As soon as a new term is introduced, it is imperative that it be thoroughly examined: What exactly does the other side mean by this term? What reaction does it trigger in you? It may come as a surprise that this topic receives so much attention. Especially when it comes to negotiating opponents who speak the same native language and work in the same industry. What kind of linguistic misunderstandings could possibly occur there?
In most negotiations, however, it is precisely this approach that is not taken into account. Just remember how it is with you when you are in conversation with others. How often do you assume that you have understood what the other person means? And how often has it happened to you that the other person felt misunderstood when you repeated their statements in your own words? All of a sudden contradictions appear and it is clear that that which was said was not understood and what was understood was not said. The statement was simply interpreted and the word of the counterpart was connected with the meaning it has for oneself. This is a mistake that causes conflicts even in normal everyday life, and can lead to a breakdown in negotiations.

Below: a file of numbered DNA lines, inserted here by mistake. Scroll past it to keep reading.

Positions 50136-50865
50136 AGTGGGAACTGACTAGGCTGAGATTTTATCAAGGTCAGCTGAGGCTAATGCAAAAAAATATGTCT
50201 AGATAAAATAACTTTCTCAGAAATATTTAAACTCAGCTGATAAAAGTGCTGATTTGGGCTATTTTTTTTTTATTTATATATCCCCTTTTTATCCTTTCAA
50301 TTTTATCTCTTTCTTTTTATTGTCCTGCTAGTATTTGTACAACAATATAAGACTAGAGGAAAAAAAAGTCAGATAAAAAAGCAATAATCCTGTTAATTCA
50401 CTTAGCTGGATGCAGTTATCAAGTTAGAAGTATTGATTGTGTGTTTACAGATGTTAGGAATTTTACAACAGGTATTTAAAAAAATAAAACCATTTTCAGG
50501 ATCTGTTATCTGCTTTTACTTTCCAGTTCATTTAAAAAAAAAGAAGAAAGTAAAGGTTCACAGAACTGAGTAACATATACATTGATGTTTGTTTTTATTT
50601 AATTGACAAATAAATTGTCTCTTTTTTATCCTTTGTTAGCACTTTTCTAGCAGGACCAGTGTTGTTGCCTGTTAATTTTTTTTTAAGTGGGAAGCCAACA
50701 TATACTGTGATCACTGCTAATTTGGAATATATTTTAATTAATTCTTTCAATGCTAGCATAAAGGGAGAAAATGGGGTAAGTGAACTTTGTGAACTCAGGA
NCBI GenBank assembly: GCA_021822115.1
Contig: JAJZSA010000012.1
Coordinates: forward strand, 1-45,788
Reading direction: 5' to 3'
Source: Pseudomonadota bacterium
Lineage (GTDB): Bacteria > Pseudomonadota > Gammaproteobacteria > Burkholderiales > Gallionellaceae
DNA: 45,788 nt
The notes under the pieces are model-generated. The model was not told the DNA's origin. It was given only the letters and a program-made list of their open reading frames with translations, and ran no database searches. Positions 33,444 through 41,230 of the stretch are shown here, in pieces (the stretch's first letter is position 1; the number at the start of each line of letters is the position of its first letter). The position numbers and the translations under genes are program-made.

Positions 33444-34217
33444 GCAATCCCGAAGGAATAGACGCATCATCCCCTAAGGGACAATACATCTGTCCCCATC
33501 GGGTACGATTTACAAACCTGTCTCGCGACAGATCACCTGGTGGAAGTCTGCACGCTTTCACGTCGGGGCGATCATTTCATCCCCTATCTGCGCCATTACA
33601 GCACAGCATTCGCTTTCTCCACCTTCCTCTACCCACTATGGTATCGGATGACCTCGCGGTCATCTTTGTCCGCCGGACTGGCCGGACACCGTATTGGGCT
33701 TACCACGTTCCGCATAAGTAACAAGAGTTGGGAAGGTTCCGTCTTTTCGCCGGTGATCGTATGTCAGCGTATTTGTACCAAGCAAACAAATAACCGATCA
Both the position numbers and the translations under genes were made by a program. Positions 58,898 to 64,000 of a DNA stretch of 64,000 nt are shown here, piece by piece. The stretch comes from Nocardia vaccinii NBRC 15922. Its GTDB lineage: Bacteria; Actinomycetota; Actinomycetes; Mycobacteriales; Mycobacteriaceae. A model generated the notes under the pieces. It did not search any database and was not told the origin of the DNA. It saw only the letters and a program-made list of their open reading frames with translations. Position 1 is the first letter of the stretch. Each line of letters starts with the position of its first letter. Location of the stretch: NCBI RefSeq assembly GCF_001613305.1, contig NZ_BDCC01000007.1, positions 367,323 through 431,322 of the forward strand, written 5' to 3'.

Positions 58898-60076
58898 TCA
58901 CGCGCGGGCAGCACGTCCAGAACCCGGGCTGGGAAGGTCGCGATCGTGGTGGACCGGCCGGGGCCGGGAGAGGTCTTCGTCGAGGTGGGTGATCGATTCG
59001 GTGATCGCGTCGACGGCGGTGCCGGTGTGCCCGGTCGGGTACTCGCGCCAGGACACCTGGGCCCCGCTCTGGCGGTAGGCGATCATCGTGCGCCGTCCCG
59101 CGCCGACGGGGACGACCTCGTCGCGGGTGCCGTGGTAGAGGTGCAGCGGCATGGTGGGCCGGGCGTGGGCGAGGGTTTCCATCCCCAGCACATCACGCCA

A few years ago, I was called in for a negotiation involving substantial claims for damages. A pharmaceutical company had ordered the filling of a drug in so-called vials from a producer. Vials are small bottles used in medicine and chemical laboratories. Powdered drugs, solutions or suspensions can be filled into them in single or multiple doses. They are closed with a rubber stopper (injection stopper) or with a puncture membrane.
Over the course of the project, the term “vial” caused high demands from the pharmaceutical customer towards the European supplier. One side assumed that the bottom of the bottle should be produced as a “round” bottom. The pharmaceutical company, however, needed a “rounded” bottom (a HS bottom). The consequence of the different understanding of terms resulted in problems in logistics as well as in handling.
The customer insisted that all vials – and there were several million of them – be refilled into the desired shape with a rounded bottom. Who was now to pay for the necessary change? Both parties had signed the text of the contract, but neither party had pointed out a possible misunderstanding, because from both perspectives it had been “clearly” regulated. What is interesting about this case is that the possibility of a different interpretation was not seen when the contract was signed. There was no apparent intent to deceive or manipulation, it was simply the ambiguity of the term “vials.”